Sunday, January 30, 2011

Riding in Winter Snow

And that's what we've been doing these past weeks at Windflower Farm.  Since Christmas we have had over 35 inches of what the snow plow fellows and I call white gold.  Yes, we have to shovel out the barn  door and paddock gates.  (Twice this year our sleepless and heavily caffeinated snow plowers managed to push the snow up against several of our gates.  Urgent  calls produced immediate correction by the heavy-lidded red-eyed--no doubt Red Bull infused--drivers.  But the trail riding has been terrific.  After every snow we go out with the bigger horses and pack it down.   And getting it down is a must.  And ice layer on top of unpacked snow makes riding a misery, if not  downright impossible.

The first time out we're careful--no suspensory injuries, please--but the horses have been fit and trail ridden through summer and fall.  (That's in addition, of course,  to their dressage work in our  arena.)    So gone are the rocks, roots, and ruts of New England, at least for a while!  We can trot and canter where and when we want and the horses love it.! Strides are longer, taller and if we diligently work on straightness we get to feel a passage that floats like nothing I've felt in any dressage arena.  We go out with sleigh bells attached to the saddles.  This started as practical matter in hunting season.  We wear red then but also like to be heard.   If someone happens to be out in the woods packing heat we 'd like them to know we're out there, too.  Of course, with all those bells it's hard to hear--in the words of one rider--"a jingle word" amongst ourselves.

But then it evolved into using the bells year-round.  Our horses ground training is extensive and includes many de-spooking exercises.  They  are all quite accustomed to seeing deer but there have been a few times when a deer has cut so closely that one of our riders could have reached out and given it a pat.  The benefit of using bells is that the deer hear them long before they see us and so can retreat at a leisurely pace. And then in spring and summer there are the darling little fawns whose DNA tells them to stay put in their little hiding places while their mamas are off foraging.  That is until the threat comes within  a few feet!  Then baby Bambi will leap into the air spreading his fear far and wide to horses and riders alike.  In the past I've taken two "Bambi diggers" and find the bells help.)

But I digress--back to winter.  By nature, horses are nomadic.   A good ride off the farm in any season will keep them mentally fit, physically fit and happy.  So get those winter riding pants on, stick a pair of toe warmers in your boots, a balaclava or scarf under your helmet and ride out on those trails of "white gold."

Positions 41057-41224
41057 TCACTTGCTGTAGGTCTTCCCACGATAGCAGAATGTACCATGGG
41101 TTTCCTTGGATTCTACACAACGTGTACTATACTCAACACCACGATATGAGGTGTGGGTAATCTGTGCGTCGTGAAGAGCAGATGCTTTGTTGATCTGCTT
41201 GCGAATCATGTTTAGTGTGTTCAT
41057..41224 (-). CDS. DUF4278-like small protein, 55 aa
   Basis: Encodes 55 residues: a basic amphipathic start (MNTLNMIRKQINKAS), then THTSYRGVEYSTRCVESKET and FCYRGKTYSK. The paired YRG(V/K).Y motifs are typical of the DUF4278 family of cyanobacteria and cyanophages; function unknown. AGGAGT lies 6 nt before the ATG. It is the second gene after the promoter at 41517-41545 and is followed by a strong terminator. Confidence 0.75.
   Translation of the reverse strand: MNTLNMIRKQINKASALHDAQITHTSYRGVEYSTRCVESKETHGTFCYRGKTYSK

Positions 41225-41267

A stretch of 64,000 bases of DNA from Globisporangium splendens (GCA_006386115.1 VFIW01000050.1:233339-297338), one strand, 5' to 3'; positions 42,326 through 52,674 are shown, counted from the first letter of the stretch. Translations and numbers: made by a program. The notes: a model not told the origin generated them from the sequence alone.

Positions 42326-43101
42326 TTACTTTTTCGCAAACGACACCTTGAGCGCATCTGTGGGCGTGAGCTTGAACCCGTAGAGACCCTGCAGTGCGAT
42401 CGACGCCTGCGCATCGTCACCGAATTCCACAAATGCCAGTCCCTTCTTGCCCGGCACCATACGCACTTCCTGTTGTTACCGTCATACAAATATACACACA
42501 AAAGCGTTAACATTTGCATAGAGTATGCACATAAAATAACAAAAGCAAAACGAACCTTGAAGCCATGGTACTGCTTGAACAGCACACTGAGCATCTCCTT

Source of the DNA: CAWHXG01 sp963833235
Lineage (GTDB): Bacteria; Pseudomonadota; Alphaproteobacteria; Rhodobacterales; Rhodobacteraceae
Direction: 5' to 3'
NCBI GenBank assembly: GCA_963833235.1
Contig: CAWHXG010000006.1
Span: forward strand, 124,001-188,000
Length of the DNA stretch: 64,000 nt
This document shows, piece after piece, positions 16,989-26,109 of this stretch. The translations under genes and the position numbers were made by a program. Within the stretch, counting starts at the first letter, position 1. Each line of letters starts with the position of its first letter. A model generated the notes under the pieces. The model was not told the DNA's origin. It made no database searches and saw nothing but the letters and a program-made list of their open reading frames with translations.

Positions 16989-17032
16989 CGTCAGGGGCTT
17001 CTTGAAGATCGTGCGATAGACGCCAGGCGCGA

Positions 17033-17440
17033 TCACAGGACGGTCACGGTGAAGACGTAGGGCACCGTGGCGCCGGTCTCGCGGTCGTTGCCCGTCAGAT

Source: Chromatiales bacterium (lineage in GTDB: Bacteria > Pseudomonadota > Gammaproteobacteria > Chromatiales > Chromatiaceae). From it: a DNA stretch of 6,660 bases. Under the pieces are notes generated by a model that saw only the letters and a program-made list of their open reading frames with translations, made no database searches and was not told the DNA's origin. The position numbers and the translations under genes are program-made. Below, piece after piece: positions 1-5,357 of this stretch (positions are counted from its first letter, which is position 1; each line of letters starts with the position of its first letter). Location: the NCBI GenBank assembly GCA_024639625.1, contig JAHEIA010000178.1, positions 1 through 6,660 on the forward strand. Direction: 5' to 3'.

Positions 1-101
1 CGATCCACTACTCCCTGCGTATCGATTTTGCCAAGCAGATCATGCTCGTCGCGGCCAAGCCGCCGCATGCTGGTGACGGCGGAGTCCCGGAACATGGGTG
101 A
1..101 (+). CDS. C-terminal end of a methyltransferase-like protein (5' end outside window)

Friday, January 28, 2011

Windflower You Tube Video

Hello everyone in snowy New England and to you in warmer climes who follow are doings.
Here is link to a you tube video that shows the various activities on and off the farm this past year.
It's set to a sweet piece of music sung by Charlotte Church.  We try to  live up to it's theme and title in our lives here with the children and animals of Windflower farm.
I hope you like and please share it forward if you do.

Stay warm!


Sunday, January 23, 2011

Windflower Farm's First Blog

Hi, this is Windflower Farm's first ever blog and I am Ainslie the owner, teacher and trainer here in Acton, Massachusetts.   We are looking forward to giving you a weekly window into the daily activities and and lives of our student  our horses, ponies, and mule.  Our program values not only equestrian skills but also developing a clear understanding of the world of the Horse.   After all, we have taken them out of their natural world and into ours.  We owe it to them and ourselves.   Drawing on the dynamics of herd behavior, students learn how to communicate with their mounts safely and effectively which produces a rich and happy partnership. These principles are applied at all levels of training, whether getting a horse to stand respectfully and quietly while being mounted, executing a half-pass, jumping a log on the trail, or galloping down a stretch of beach.

We strongly believe that neither humans nor horses learn well while fearful or nervous, so each lesson seeks to ensure that the horses are happy and relaxed and that our students leave feeling confident, secure, and pleased with their progress.